This comprehensive volume of essays on culinary and other pleasures of life comes from the legendary and widely traveled writer “whose artful personal essays about food created a genre” (The New York Times) and who writes “practically, often profoundly, and always beautifully” (San Francisco Chronicle). Spanning from the autobiographical to the historical, it compiles her works Serve It Forth; Consider the Oyster; How to Cook a Wolf; The Gastronomical Me; and An Alphabet for Gourmets.
“How wonderful to have here in my hands the essence of M.F.K. Fisher, whose wit and fulsome opinions on food and those who produce it, comment upon it, and consume it are as apt today as they were several decades ago, when she composed them. Why did she choose food and hunger she was asked, and she replied, ‘When I write about hunger, I am really writing about love and the hunger for it, and warmth, and the love of it…and then the warmth and richness and fine reality of hunger satisfied.’ This is the stuff we need to hear, and to hear again and again.”—Julia Child
“Mary Frances [Fisher] has the extraordinary ability to make the ordinary seem rich and wonderful. Her dignity comes from her absolute insistence on appreciating life as it comes to her.”—Ruth Reichl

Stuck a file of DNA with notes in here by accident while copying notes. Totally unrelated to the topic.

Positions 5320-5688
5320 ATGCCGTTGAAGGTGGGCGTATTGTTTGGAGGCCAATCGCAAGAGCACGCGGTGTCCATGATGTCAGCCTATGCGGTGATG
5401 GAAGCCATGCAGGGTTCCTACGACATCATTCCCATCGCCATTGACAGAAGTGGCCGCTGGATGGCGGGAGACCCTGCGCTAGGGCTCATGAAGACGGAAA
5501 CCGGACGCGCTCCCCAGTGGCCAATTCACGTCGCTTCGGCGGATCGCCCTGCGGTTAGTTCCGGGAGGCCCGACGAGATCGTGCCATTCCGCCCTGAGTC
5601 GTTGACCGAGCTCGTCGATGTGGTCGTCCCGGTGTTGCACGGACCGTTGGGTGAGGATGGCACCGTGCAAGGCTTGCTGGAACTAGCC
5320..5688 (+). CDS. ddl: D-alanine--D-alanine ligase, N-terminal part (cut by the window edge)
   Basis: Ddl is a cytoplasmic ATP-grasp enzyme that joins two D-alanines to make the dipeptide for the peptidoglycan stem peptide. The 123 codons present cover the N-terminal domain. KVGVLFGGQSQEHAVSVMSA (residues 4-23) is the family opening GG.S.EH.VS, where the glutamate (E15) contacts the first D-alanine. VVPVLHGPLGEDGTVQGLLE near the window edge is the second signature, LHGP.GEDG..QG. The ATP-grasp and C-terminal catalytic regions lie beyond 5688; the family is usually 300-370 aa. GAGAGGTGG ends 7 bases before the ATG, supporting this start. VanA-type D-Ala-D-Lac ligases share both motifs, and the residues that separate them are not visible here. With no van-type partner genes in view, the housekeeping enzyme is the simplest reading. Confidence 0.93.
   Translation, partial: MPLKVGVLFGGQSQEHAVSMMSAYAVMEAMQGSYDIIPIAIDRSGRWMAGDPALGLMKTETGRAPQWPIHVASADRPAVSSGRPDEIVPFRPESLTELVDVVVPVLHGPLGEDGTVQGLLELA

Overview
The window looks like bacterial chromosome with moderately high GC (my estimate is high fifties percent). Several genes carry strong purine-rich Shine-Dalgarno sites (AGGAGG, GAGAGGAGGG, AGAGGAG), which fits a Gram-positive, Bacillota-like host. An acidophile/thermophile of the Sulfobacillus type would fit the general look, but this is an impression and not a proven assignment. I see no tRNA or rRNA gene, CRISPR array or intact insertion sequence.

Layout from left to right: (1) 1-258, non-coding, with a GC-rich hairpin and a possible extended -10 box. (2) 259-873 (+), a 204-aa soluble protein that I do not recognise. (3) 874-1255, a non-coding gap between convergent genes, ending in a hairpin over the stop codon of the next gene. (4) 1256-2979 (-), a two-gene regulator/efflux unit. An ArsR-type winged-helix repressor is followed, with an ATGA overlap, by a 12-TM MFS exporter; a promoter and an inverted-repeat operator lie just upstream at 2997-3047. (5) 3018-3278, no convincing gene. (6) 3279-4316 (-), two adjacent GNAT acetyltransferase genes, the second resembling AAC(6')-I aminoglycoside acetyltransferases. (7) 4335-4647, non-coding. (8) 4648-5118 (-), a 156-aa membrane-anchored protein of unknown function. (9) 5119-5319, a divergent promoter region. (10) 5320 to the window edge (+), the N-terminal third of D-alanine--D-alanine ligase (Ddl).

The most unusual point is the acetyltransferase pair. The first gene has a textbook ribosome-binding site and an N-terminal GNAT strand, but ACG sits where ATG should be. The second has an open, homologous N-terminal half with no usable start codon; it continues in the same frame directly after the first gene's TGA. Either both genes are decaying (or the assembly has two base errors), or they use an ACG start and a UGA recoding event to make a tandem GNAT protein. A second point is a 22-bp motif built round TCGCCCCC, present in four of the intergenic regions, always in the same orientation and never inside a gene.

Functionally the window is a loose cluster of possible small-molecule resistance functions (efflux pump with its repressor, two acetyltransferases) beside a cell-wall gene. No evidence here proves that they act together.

|Publisher:||Houghton Mifflin Harcourt|
|Sold by:||Barnes & Noble|
|File size:||2 MB|
About the Author
Culinary historian, cookbook author, and biographer Joan Reardon is the author of M.F.K. Fisher, Julia Child, and Alice Waters: Celebrating the Pleasures of the Table, M.F.K. Fisher Among the Pots and Pans, Poet of the Appetites: The Lives and Loves of M.F.K. Fisher, and Oysters: a Culinary Celebration. Reardon, who has a PhD in English literature, won an IACP Award for culinary writing, publishes and edits a quarterly newsletter for Les Dames d’Escoffier Chicago, and serves on the advisory board of Gastronomica magazine.